This 25 Year Environment Plan set out by the government includes several strategies to tackle the plastic problem. These include:

  • A tax on the production and import of plastic packaging which isn’t made up of at least 30% recycled material, set to be introduced in 2022
  • Reforms to the Packaging Producer Responsibility System to incentivise producers to take greater responsibility for their environmental impact
  • Working with industry members to rationalise packaging formats and materials to ensure that they’re more easily recyclable

These strategies, along with the updated UK REACH, will help to dictate how companies deal with plastics in the future, hopefully leading to a decrease in the environmental impact that plastic-heavy industries have.

Bunzl CHS’ commitment to sustainability

Bunzl has focused on sustainability since 2005 and, with a five-pronged approach, looks at waste, water, electricity, carbon footprint, and product sourcing in order to lead the way as an environmentally-conscious business.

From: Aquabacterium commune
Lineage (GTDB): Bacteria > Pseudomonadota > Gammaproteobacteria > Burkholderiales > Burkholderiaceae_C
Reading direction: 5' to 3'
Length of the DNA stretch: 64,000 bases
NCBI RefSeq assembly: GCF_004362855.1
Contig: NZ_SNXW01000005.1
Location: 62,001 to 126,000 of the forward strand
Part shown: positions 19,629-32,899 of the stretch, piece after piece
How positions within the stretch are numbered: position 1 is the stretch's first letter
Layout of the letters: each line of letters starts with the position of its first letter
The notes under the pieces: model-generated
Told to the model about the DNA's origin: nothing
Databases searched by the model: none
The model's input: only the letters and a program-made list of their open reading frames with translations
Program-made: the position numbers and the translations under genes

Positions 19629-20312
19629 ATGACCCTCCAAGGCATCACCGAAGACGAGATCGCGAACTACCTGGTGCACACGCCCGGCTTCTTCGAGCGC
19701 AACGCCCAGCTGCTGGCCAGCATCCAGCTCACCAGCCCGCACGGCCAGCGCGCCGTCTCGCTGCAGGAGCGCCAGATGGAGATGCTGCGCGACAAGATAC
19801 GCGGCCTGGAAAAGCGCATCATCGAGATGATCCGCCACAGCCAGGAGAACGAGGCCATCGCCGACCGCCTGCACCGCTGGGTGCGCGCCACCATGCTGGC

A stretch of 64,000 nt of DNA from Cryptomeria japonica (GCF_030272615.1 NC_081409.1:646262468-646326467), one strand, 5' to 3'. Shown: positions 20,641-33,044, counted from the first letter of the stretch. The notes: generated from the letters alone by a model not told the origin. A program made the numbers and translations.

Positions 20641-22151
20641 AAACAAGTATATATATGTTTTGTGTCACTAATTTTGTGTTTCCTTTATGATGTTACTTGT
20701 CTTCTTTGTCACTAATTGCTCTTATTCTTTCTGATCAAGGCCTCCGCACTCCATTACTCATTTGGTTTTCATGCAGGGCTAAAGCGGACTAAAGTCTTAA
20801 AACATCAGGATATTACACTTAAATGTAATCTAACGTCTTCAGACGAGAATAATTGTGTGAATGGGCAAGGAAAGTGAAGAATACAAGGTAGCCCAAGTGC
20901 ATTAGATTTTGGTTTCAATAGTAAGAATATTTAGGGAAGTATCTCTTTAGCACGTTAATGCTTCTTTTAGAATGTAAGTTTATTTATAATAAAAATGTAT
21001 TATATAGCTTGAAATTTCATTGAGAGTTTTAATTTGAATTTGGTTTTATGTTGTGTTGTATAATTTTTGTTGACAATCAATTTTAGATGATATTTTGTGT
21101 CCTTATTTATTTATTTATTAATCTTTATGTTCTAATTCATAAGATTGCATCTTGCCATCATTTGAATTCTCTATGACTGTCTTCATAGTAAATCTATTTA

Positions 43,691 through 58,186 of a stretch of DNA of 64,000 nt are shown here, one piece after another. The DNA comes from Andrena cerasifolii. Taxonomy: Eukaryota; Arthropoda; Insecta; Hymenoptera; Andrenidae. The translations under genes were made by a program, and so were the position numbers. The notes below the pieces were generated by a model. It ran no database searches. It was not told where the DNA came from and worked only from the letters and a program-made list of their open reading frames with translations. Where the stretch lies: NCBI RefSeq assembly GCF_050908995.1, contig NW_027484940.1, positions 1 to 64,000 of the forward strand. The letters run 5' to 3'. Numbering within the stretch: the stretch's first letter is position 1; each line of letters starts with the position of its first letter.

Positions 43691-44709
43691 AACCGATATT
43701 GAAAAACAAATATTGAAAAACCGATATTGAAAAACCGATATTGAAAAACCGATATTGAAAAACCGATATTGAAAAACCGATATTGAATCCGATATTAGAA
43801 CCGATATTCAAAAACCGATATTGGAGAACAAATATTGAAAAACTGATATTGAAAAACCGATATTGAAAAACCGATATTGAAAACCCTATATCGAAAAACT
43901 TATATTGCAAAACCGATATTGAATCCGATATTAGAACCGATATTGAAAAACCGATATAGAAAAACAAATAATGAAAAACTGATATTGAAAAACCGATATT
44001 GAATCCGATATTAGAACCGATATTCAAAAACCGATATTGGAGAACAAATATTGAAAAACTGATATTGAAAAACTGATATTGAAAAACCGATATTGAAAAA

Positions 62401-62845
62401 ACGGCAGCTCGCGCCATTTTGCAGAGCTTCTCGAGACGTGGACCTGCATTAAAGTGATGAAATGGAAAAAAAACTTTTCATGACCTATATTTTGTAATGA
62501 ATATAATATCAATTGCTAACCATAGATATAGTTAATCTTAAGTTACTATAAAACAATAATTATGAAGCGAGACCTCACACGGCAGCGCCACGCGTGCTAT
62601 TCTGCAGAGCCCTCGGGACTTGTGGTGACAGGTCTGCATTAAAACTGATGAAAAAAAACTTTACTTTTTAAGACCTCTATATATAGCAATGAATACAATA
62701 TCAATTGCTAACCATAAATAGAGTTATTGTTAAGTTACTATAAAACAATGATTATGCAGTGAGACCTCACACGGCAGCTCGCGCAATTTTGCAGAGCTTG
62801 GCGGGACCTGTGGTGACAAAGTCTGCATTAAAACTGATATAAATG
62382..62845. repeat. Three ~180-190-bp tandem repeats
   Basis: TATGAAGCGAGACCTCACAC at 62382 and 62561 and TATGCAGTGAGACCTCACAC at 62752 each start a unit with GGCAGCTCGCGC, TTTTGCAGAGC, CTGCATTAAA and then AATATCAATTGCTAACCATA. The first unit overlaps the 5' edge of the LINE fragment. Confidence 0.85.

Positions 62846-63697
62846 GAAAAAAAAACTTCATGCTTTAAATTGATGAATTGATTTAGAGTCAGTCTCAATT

As part of the FM Supply Chain Sustainability School, Bunzl CHS can share best practice with other School members. We take a proactive approach and train staff on environmental impact, so that they’re passionate about implementing positive changes.

Through Innov8, Bunzl CHS searches for products that move the cleaning industry forward in terms of sustainability. Many of these products are chemical free, packaging is bio degradable and use plant-based enzymes. Choosing to supply sustainable products is a great way to ensure that our approach trickles down.

Our 5 top business sustainability tips

Recycle waste